• Anopheles gambiae;
  • environmental variation;
  • evolutionarily sustainable;
  • host–parasite interactions;
  • life-history traits;
  • malaria control;
  • microsporidia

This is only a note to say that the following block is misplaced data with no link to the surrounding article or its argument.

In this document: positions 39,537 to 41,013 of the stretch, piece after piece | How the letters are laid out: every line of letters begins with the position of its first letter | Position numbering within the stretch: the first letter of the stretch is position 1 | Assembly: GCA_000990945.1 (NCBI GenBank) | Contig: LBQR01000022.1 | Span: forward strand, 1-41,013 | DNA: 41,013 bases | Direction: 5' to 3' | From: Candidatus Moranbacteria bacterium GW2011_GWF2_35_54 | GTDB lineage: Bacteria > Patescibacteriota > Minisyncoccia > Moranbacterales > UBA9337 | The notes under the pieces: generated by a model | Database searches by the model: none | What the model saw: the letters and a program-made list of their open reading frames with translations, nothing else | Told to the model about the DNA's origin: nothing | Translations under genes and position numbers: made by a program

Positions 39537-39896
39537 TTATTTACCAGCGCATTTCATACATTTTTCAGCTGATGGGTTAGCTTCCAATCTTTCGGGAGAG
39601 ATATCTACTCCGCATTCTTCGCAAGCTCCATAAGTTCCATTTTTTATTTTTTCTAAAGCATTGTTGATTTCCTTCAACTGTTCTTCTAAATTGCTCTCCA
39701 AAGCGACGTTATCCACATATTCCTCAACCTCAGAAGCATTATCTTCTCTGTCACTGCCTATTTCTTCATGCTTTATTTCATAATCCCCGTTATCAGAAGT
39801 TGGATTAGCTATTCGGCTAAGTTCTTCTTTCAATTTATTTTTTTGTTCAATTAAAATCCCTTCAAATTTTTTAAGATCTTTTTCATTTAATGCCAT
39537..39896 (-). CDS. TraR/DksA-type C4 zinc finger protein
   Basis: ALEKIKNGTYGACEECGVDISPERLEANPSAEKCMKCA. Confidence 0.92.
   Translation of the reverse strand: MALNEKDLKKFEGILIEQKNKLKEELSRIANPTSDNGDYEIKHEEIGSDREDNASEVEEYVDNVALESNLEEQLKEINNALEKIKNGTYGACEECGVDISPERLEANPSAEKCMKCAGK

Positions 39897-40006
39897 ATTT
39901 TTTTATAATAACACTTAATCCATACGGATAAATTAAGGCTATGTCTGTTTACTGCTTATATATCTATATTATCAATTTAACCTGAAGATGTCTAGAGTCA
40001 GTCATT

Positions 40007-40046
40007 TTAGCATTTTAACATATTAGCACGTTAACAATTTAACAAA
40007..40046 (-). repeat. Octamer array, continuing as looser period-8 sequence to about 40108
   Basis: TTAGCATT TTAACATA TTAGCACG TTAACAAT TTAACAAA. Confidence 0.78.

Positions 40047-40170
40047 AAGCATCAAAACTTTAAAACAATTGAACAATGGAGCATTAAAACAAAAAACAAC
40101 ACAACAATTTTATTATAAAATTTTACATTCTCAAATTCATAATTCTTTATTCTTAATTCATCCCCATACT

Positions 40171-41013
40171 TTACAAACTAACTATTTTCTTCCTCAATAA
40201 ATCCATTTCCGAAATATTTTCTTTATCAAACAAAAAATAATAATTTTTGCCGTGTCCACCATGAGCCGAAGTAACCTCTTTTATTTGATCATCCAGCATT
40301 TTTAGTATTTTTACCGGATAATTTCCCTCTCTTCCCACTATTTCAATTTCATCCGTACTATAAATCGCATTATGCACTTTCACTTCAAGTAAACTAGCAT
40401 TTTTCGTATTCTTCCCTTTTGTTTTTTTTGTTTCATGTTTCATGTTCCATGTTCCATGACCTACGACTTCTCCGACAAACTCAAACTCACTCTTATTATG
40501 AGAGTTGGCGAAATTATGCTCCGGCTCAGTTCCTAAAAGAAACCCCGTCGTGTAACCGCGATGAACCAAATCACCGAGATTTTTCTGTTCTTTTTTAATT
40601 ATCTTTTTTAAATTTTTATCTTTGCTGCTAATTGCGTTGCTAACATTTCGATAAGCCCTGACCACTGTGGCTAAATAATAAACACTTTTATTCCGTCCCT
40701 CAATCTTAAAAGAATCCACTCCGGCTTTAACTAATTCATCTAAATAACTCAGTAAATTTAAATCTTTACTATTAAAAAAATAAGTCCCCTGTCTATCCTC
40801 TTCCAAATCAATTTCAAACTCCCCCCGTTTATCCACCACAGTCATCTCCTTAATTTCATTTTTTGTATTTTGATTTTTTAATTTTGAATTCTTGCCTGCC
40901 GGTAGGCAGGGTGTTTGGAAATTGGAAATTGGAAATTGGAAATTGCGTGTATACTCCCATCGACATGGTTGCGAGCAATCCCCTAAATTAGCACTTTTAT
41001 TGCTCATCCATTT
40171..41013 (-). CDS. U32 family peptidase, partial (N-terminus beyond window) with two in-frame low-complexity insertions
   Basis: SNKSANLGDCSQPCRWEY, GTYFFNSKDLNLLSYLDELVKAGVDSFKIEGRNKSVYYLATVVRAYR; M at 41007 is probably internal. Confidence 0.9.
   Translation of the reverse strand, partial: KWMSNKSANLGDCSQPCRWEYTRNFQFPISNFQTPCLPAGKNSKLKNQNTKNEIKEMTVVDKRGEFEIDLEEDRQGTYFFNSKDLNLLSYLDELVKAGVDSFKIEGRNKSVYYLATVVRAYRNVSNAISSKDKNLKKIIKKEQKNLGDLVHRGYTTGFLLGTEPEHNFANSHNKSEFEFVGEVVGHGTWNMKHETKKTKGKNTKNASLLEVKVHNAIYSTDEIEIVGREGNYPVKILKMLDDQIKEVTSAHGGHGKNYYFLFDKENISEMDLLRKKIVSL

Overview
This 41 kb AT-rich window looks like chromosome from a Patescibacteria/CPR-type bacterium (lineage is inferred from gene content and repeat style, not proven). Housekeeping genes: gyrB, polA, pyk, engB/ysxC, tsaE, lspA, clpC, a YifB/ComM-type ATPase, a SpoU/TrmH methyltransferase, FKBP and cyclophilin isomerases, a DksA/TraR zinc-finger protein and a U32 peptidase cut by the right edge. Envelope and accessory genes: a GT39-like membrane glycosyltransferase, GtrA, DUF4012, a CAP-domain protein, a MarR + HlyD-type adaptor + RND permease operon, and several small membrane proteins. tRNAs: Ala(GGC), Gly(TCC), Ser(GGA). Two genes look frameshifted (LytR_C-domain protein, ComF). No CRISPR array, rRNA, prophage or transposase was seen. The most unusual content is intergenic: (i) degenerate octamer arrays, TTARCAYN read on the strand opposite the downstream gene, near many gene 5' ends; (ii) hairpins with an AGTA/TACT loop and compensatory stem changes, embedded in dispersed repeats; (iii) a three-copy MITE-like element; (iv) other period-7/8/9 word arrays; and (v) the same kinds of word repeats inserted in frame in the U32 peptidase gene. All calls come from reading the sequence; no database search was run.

Microsporidian parasites are being considered as alternatives to conventional insecticides for malaria control. They should reduce malaria transmission by shortening the lifespan of female mosquitoes and thus killing them before they transmit malaria. As the parasite replicates throughout the mosquito’s life, it should have little detrimental effects on young mosquitoes, thus putting less selection pressure on the hosts to evolve resistance. Here, we examined these expectations for the microsporidian Vavraia culicis on Anopheles gambiae Giles sensu stricto mosquitoes under varying environmental conditions. Infection by the microsporidian delayed pupation by 10%, decreased fecundity by 23% and reduced adult lifespan by 27%, with higher infectious doses causing greater effects. The decrease of lifespan was mostly because of an increase of the mortality rate with age. Similarly, the parasite’s effect on mosquito fecundity increased with the mosquitoes’ age. Neither infection nor food availability affected juvenile survival. Thus, as V. culicis reduced the longevity of A. gambiae (s.s.), yet affected mortality and fecundity of the young mosquitoes only slightly, the microsporidian is a promising alternative to insecticides for effective malaria control that will impose little evolutionary pressure for resistance.